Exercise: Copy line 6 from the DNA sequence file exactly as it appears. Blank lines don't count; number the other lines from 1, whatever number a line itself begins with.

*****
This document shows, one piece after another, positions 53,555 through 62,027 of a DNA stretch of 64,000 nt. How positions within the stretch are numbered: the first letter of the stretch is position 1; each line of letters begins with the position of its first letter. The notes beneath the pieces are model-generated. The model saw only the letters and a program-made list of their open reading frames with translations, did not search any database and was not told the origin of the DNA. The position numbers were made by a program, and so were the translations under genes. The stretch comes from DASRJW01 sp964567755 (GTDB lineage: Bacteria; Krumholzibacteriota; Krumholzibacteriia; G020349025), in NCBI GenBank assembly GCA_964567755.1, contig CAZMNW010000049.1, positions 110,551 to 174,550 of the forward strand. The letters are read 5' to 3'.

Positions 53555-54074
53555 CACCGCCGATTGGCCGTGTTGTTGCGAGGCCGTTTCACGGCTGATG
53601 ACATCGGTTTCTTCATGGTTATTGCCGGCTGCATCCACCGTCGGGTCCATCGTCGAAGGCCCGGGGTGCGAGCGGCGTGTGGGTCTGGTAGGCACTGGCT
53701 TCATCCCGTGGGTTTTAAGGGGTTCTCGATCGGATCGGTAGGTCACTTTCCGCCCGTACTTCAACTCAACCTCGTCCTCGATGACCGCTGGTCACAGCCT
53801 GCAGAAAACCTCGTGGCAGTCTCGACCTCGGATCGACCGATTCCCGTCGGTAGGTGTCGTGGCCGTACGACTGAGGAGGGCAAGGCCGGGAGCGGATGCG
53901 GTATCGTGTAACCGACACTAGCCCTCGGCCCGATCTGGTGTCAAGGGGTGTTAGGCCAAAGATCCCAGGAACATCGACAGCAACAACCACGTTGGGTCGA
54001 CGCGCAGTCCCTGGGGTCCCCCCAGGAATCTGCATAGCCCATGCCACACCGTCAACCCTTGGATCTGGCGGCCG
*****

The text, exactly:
53801 GCAGAAAACCTCGTGGCAGTCTCGACCTCGGATCGACCGATTCCCGTCGGTAGGTGTCGTGGCCGTACGACTGAGGAGGGCAAGGCCGGGAGCGGATGCG